For a number of years, I worked at a record store, and for a number of years before that I had been a customer at said record store. Every time I went into the store, I noticed one of the managers there had a button on his name-tag that read “Physical Goods Still Rule”.
Since the turn of the century, CD sales had been on the decline. Vinyl was starting to make a bit of a comeback, and cassettes had a cult following among those who still had cassette players in their vehicles. The statement on that button didn’t mean much to me at the time. I had always bought CD’s, and as long as I had been shopping at the store, I had bought vinyl too. My ignorance was not knowing that I was an anomaly.
When I got a job at the store in 2016, I quickly realized that people were not as enamored with their CD’s and records as I was. It was commonplace for us to buy back more media in a day than we would sell. We would often ask a customer why they were getting rid of all of their music. Sometimes the answer was that they were moving, or that a family member had passed away. But more often than not the answer was that they no longer needed their physical media… they had switched to Apple Music or Spotify.
I became the classic disgruntled record store employee, furious with both the people that refused to buy anything and the dozens of old men that would come into the store and lecture me about their favorite groups. Despite the fact that I probably knew just as much if not more about a wider range of music, these people talked at me for hours on end sometimes, and it seemed as if the culture that surrounded the record store nerds was toxic. We had our customers that we loved dearly, but after a while it barely made up for all the bad ones. With more and more used trades and less and less foot traffic of paying customers, failure was less of a question of if and more of a question of when.
While vinyl sales continued to go up, it was not enough to save a sinking ship. Record and Tape Traders, which had been a Baltimore institution since 1977, closed its doors for good in January 2019. That might sound like the end of the story, and it certainly doesn’t prove a point that physical goods still rule, so what gives?
After the store closed, I probably didn’t buy any music for a month or more. I didn’t have Apple Music or Spotify or any other streaming service. Sooner or later, however, I found that I needed something new to listen to. At that time (and still), Baltimore really only had two big record stores: The Soundgarden in Fells Point and Trax on Wax in Catonsville (as well as several smaller stores). Both were a hike compared to Record and Tape, but I felt an obligation to do my part to help keep those stores afloat.
Now that I had more time to listen to music at home, I remembered what made me love physical media so much in the first place. You can hold it; it’s tangible. The sound quality of a record or CD compared to that downloaded MP3 played on your phone is dramatically better. While I sit in my living room with a record on, I can read about the record from the packaging it came in. I can learn who played on the record, who produced it, where and when it was recorded among many other things. Through this you feel a deeper connection to the music. You learn that the people playing and making this record aren’t just a name and an album cover, they’re real folks like the rest of us. But the tangibility of these pieces of music is only half the reason why physical goods are superior.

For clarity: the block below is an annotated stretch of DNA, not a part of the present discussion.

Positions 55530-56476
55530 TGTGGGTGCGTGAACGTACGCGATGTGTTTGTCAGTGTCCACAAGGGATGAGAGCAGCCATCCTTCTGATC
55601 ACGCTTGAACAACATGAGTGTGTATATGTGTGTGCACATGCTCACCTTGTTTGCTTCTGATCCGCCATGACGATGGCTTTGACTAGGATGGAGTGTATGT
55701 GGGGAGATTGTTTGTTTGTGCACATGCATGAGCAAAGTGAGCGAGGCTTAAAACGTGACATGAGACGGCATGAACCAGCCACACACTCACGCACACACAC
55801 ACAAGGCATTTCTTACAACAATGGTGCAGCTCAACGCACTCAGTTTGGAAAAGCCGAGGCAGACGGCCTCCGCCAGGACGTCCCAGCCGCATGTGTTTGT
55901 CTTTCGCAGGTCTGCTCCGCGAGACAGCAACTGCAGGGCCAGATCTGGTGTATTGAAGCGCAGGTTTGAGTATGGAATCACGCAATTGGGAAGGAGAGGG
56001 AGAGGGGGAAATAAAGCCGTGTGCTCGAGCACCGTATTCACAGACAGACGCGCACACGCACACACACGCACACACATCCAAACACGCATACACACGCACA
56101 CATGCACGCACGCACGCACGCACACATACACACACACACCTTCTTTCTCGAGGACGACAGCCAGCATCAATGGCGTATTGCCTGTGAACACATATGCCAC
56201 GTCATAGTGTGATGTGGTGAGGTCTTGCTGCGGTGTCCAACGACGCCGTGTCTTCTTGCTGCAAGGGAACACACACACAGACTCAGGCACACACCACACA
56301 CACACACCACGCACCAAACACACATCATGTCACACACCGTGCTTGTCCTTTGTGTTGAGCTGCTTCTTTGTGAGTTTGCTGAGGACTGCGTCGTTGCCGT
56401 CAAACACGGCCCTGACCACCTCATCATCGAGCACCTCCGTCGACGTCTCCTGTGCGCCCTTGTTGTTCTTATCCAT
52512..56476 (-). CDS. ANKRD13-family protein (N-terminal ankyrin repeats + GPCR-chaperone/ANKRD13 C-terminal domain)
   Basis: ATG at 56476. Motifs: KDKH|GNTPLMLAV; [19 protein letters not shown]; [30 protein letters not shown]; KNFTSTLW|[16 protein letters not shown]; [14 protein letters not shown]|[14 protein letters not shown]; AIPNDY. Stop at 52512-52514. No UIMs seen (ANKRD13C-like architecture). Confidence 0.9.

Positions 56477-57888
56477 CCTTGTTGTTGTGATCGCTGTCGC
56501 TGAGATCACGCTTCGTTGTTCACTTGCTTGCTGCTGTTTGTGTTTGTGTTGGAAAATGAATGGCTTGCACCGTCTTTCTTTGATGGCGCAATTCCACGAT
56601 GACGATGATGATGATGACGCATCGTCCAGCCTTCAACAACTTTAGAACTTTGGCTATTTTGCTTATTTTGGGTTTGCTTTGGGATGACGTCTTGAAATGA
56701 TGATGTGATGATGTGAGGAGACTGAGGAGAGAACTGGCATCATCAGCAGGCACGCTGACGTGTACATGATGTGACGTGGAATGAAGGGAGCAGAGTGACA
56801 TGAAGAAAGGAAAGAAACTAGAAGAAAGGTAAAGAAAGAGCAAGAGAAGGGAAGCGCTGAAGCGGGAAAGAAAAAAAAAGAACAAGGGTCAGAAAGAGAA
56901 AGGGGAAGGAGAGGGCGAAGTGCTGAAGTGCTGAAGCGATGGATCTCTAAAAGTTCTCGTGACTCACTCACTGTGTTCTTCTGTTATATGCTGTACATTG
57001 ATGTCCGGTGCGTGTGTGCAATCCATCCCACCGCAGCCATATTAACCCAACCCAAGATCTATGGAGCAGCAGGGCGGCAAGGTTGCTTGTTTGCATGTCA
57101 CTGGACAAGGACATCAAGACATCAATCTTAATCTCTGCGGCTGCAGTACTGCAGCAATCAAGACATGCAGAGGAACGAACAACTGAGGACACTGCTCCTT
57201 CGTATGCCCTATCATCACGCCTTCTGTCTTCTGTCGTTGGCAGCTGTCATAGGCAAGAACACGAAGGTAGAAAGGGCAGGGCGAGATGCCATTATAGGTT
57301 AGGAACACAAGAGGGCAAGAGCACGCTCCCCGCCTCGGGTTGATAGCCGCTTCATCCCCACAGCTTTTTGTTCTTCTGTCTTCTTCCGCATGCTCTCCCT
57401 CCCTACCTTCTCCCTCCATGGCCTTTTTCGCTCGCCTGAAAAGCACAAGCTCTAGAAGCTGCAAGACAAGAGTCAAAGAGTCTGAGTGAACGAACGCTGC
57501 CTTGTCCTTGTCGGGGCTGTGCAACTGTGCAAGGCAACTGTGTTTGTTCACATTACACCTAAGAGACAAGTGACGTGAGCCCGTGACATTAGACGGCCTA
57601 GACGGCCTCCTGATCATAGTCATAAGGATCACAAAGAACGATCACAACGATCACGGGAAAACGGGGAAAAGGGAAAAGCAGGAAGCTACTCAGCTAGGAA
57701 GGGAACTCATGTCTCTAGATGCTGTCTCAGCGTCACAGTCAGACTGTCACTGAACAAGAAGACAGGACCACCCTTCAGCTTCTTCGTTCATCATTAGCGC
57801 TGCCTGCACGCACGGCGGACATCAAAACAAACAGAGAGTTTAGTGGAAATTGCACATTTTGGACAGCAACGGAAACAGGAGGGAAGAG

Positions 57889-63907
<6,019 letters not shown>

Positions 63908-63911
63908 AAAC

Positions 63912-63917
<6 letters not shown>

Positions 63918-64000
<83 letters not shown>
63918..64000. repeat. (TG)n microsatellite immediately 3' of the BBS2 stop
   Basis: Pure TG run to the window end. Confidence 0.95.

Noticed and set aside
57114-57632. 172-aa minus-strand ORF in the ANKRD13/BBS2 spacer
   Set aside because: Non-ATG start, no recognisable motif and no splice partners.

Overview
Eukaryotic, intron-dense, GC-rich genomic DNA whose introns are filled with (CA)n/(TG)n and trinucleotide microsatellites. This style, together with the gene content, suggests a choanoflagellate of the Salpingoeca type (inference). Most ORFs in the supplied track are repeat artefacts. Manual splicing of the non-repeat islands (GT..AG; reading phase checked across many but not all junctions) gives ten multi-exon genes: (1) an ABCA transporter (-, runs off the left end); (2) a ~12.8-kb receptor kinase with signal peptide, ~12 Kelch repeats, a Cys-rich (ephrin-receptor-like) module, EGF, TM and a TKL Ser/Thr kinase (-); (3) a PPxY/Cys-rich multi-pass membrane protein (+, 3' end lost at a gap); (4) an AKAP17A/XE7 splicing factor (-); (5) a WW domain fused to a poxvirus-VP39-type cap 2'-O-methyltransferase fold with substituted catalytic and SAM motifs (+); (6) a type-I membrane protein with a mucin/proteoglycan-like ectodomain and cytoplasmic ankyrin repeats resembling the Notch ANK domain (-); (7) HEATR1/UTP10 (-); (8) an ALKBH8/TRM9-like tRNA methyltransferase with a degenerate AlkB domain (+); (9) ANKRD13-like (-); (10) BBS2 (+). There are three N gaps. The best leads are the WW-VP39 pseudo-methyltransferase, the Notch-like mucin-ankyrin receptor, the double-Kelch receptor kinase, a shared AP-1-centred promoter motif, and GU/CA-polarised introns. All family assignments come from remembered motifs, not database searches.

I had mentioned my disdain for those old men who lectured me constantly about records that were already in my own personal collection. By the summer of 2019, I hadn’t really interacted with any of those old men for about six months, since the store had closed. Now believe me, I didn’t and still don’t miss the lectures. In July 2019 I went to a record show for the first time. Private sellers lined aisles in a bingo hall and were selling records out of their own personal collections. I saw people I hadn’t seen in months, mostly regulars from the store buying and selling, and maybe turning around and selling the records they had just purchased.
On this occasion though, I didn’t find myself angry with these people, in fact, I was rather happy. Hundreds of people had come to one place on their day off from whatever they usually do to buy, talk about, and sell music. People were learning knew things about groups they legitimately had never seen before. There was fellowship that spanned generations. I personally had a conversation with a gentleman that consisted of 60’s and 70’s garage rock before we found a mutual interest in baseball. All in all we talked for over an hour.
That’s the beautiful thing about it. Music, physical music, has this unique ability to bring people together and facilitate conversation. When you subscribe to a streaming service instead of buying the CD or the record, you don’t have anything to talk about, because you won’t know anything about what you’re listening to. Some argue that physical media is too expensive, but I guarantee I spend less on records per year than a Spotify subscription and I probably get more out of it. If you have a library card, most libraries carry CD’s and sometimes vinyl (including new releases) that you can check out and listen to if you’re hesitant about a certain album or if you don’t have the money to purchase the album.
When I see that manager from Record and Tape, who is now a close personal friend, we always talk about what records we’ve had on the platter recently, and it’s relieving to know that despite the downfall of our record store, physical goods, do indeed, still rule.
Tony Sheaffer is a Staff Writer for the UB Post who writes a weekly music column, Friday Groove.